Implications of banning sales of live animals in pet stores
All MDBA Breeders agree to our code of ethics that states they will not sell their puppies to pet shops. The MDBA believe that it is better for dogs to be sold by a breeder directly to a buyer to reduce the likelihood of that puppy entering the shelter system.
This method provides education, support and develops the relationship between the puppy buyer and the breeder that gives the dog the best chance at living in a forever home with people who love it. Banning the sales of puppies in pet shop will have no impact whatever on our breeders and it would in fact benefit our breeders by cutting down the competition.
However, the MDBA believes the banning of puppies from pet shops would have unintended consequences.
1. Banning the sale of puppies from pet shops will increase the demand for puppies from other sources, some of which may be less reputable than pet shops.
2. Not everyone who sells puppies to pet shops is unscrupulous nor have they all kept their dogs in substandard conditions as animal rights activist would have us believe. Some breeders who supply pet shops do have the welfare of their animals as a priority. If pet shops were regulated and were obligated to keep records of the source of their puppies then any issues could be addressed with either the pet shop or the breeder.
3. Some people will always purchase dogs without due care whether it be from a pet shop, a shelter or a breeder. There is no evidence to suggest that those owners who make an impulse buy are any less responsible than an owner who researches and waits for a puppy and there is no evidence that those impulse buy puppies are more likely to end up in a shelter than puppies that have been purchased after much thought on their owner’s behalf. Any point of sale is capable of seeing impulse sales.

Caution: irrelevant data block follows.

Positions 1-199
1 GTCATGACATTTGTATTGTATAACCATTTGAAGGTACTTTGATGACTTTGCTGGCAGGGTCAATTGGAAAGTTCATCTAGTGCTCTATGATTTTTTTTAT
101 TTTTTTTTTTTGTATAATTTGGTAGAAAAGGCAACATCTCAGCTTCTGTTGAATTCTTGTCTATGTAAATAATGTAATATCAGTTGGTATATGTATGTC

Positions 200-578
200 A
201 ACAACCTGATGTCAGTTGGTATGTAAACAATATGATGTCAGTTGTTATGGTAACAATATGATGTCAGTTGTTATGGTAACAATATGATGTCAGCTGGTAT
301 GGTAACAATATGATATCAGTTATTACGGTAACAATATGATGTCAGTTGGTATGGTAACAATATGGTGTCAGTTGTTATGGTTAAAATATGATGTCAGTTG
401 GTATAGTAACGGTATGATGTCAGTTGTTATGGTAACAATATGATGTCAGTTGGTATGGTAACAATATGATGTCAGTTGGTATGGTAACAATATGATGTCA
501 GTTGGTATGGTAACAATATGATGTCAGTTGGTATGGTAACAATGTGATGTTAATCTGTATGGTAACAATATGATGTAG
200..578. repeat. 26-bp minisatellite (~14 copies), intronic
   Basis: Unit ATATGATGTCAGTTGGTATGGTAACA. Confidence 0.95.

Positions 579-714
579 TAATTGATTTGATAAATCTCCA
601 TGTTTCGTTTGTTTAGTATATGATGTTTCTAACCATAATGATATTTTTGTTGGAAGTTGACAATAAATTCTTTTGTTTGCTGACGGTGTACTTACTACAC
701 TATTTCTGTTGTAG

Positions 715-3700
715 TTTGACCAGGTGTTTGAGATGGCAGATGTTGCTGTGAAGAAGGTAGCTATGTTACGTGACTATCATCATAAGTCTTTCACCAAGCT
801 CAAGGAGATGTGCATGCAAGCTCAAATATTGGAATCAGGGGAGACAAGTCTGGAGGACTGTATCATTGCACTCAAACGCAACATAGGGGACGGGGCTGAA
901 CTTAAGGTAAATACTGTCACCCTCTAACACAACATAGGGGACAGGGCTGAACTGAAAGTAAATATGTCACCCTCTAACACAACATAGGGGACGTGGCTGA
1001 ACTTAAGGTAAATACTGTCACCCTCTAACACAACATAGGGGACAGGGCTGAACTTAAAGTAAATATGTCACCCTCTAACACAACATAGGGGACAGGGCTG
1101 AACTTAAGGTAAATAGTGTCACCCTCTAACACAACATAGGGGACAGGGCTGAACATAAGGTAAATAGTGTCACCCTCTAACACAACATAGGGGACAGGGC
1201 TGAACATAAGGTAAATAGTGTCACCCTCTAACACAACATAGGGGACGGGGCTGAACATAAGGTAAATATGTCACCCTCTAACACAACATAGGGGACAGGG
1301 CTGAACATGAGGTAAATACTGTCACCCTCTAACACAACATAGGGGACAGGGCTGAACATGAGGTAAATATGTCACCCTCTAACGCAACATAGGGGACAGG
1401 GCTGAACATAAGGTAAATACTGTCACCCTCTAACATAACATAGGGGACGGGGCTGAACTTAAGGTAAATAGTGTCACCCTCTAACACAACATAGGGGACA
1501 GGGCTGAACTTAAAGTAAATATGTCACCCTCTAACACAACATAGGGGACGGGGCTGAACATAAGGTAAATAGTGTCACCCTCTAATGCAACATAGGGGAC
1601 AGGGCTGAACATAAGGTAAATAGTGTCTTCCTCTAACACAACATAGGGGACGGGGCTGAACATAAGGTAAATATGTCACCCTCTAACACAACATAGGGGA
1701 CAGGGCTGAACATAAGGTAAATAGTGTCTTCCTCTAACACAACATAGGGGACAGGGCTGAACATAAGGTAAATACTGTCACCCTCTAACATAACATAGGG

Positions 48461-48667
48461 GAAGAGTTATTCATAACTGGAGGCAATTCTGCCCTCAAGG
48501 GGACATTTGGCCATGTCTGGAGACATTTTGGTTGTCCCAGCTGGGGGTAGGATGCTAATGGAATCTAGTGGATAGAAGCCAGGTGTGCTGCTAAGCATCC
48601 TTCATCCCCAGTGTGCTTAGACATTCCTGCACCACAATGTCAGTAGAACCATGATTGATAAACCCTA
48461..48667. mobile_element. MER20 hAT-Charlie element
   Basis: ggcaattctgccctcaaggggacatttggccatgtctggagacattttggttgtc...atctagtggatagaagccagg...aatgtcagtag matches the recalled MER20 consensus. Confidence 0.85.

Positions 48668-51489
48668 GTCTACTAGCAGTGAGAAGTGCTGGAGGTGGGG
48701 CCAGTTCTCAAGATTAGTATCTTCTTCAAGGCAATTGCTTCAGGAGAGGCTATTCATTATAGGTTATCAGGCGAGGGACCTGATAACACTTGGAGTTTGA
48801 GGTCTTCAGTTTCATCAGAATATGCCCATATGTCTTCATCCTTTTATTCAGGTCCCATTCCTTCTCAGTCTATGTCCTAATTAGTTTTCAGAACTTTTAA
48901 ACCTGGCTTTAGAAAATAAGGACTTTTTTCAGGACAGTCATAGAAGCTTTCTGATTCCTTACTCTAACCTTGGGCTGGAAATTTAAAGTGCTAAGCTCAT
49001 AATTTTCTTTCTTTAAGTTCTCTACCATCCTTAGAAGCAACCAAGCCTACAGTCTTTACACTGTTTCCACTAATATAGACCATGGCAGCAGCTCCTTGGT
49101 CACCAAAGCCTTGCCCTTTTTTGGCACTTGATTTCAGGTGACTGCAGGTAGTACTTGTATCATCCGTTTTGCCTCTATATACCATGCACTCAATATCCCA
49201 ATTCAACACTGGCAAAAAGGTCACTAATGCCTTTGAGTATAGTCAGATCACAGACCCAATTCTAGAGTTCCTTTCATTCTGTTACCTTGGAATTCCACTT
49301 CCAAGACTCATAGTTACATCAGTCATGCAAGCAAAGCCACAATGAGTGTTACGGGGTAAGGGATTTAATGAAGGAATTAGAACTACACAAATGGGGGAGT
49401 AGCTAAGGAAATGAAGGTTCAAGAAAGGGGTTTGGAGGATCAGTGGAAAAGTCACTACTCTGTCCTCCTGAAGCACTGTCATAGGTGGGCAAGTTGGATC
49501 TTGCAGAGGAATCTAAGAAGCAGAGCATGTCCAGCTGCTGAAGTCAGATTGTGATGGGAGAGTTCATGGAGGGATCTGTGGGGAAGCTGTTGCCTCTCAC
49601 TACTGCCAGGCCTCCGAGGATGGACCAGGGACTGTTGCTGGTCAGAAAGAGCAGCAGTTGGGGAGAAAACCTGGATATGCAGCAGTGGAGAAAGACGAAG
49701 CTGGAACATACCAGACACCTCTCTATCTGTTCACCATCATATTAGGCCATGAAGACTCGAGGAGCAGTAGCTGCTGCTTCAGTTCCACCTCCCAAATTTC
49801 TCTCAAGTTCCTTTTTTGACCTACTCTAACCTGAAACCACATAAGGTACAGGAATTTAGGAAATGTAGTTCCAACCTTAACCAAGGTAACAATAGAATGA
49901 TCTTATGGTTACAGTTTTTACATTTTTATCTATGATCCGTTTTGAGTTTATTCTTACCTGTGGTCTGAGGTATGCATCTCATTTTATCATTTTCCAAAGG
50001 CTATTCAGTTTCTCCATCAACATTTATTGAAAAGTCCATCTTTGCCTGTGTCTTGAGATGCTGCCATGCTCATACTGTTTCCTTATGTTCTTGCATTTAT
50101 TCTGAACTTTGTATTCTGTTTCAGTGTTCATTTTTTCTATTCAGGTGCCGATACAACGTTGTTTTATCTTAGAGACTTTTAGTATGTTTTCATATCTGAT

4. There is no conclusive unbiased data to determine that more or less pet shop puppies end up homeless, or that more or less pet shop puppies have health or behavioural issues than any other source.
5. Breeders who sell volume sales to pet shops, produce more puppies and have more repeat sales if their animals are happy and healthy and meet their new owner’s expectations. It is not commercially smart nor does it help good production for them to treat their animals cruelly and lose their market due to their puppies being inferior.
6. If those breeders can no longer sell to pet shops sales they will sell their puppies through other un-regulated sources.
7. For those people who either have the occasional litter or an unplanned/mistake litters, if they cannot sell to pet shops they will need to find an alternate way to place their puppies. They may give them away, sell them without microchips and vaccinations, dump them in shelters or euthanize them.
8. If the intended purpose of this proposal is to stop breeders who breed animals in substandard conditions this measure is highly unlikely to have any positive impact on the welfare of those dogs or the puppies they breed. The breeders who sell to pet shops will simply find an alternative way to sell their puppies because removing the sale of puppies from pet shops will not address the demand for puppies or in any way address the issue of irresponsible dog owners.
9. It restricts the ability of the consumer to purchase a puppy of their choice from a source of their choice and restricts the trade of the commercial breeder and pet shop owner. Removing someone’s rights is a serious matter especially when they have done nothing illegal or cruel and this needs to be given very serious consideration.
10. Regulations and consumer accountability for pet shops at least ensures those puppies which are sold via this source are in good health at the time of sale.
11. Removal of sales of puppies from pet shops will not increase the demand for rescue or shelter dogs and will simply see consumers finding puppies from other sources.
12. If the sale of puppies in pet shops is banned in this gives the pet shops in other states an advantage over pet shops in Victoria and it removes the rights of the breeder and the pet shop owner to earn a living in an activity which is still considered to be a legal pastime and occupation.
Whilst we would prefer that no puppies were sold via pet shops we believe there is not enough evidence to suggest that any dogs will be better off by removing this market for them and before any person’s rights are removed there needs to be more unbiased research done.